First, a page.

What are the Golf Swing mistakes to avoid?
With all the moving parts of a golf swing, there are a thousand things that can go wrong. The driving range is a showcase of golf swing mistakes. But many golfers would improve dramatically just by eliminating big mistakes — foundational problems that instantly create a number of follow-on errors.
Here are some of the big mistakes you may be making with your golf swing:
Not Warming Up
Nothing will ruin your swing faster than trying to hit it 300 yards off the first tee without warming up. It’s more common than you think. This affliction is commonly observed on any local course on Saturday morning. Golfers either think they are too cool to warm up, or they don’t know how. Before the round, work through your bag by taking smooth swings with each club, starting with the wedges and progressing to fairway metals and driver. Limber, loose, warm muscles are the key to a relaxed, powerful swing.
For some reason, many golfers have the impression that all clubs are the same. Perhaps they pick up a set on sale at a local department store, and then wonder why they are having problems with their swing. As experienced golfers know, getting fitted correctly with the right clubs will go a long way toward eliminating many swing flaws without any additional effort by the golfer.
Swinging Too Hard
In the past few decades, the finesse aspect of golf has given ground to the power side of the game. Equipment manufacturers are partly to blame because much of their marketing talks about power and distance gains.
On the other hand, they are simply responding to what golfers say they want. Survey after survey shows that the number one thing golfers want is more distance and power. In an attempt to achieve these goals, golfers tend to swing way too hard and too fast. While it is true that a faster swing will technically produce a longer shot, the ball must also be struck in the middle of the clubface. Average golfers do not have the skill to swing at tremendous speeds and hit the ball cleanly.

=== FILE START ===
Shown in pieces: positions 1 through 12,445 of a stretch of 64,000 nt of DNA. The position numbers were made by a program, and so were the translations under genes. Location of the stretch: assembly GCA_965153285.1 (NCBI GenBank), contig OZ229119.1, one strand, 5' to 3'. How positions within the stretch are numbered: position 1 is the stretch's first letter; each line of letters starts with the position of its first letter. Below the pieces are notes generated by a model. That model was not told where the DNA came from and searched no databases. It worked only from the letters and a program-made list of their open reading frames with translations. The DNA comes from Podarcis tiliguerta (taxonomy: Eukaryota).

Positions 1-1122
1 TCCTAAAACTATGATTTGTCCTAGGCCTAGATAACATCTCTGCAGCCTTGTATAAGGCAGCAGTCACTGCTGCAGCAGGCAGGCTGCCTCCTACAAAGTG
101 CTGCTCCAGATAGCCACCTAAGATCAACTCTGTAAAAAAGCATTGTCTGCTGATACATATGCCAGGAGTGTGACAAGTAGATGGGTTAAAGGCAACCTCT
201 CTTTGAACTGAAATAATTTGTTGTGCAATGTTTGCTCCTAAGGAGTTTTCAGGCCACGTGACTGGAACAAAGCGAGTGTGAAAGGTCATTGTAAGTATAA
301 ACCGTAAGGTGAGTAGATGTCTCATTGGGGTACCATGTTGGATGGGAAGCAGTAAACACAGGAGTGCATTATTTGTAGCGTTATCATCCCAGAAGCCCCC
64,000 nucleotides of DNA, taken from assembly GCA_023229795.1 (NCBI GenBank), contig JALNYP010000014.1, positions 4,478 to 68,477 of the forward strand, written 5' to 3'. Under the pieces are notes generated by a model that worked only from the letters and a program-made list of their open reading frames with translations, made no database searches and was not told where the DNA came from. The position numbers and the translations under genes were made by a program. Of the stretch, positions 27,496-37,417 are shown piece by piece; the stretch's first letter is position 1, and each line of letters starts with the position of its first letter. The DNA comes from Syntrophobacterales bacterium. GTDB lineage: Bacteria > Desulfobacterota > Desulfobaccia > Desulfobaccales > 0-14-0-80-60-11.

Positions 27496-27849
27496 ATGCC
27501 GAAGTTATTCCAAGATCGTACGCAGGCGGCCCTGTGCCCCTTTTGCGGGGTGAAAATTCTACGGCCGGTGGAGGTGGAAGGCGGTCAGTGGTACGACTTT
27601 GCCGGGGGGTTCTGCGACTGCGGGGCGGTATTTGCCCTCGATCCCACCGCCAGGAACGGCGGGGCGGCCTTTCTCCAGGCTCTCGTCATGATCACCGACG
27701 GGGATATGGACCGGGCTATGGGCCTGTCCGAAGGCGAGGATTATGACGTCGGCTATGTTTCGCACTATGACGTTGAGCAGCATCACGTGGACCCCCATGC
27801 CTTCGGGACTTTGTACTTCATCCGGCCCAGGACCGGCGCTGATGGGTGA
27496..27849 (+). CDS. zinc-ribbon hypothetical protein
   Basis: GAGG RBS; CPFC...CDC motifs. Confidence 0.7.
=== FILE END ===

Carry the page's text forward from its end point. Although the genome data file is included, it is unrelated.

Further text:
By slowing down, you will give the swing time to happen in proper sequence. Your shots will be cleaner, you’ll get healthy distance and much more consistency.
Gripping Too Tightly
Maybe it is a symptom of trying to swing too hard, but gripping too tightly on the club is a common error. It’s as if golfers think someone is going to come up behind them and grab the golf club out of their hands and run off down the street with it. In some cases, you can see the veins popping out of the hands and wrists as they hold on with all their might. The swing is an athletic motion and requires a loose, flowing action for optimal results. Gripping too tightly actually slows down the swing because the muscles are stiff and ineffective.
If you are trying to throw a softball underhanded from behind home plate to the pitcher’s mound, you wouldn’t turn your body toward third-base. Yet that is what golfers do every day. Poor alignment is a major contributor to bad shots. Often they line up their feet aiming directly at the target. In reality, the toes should be lined up parallel to the target line. Think of the target line and the stance line as the two rails on a railroad track. They are going in the same direction, but the left rail will always be aimed slightly to the left of the right rail, not at the exact same point.
The thing to keep in mind about alignment is that it must be continually maintained. Even professional golfers work hard at checking their alignment regularly. This is easily done by placing alignment rods or golf clubs on the ground during practice sessions. It helps to have a professional or friend check your alignment to make sure what you see is an accurate picture.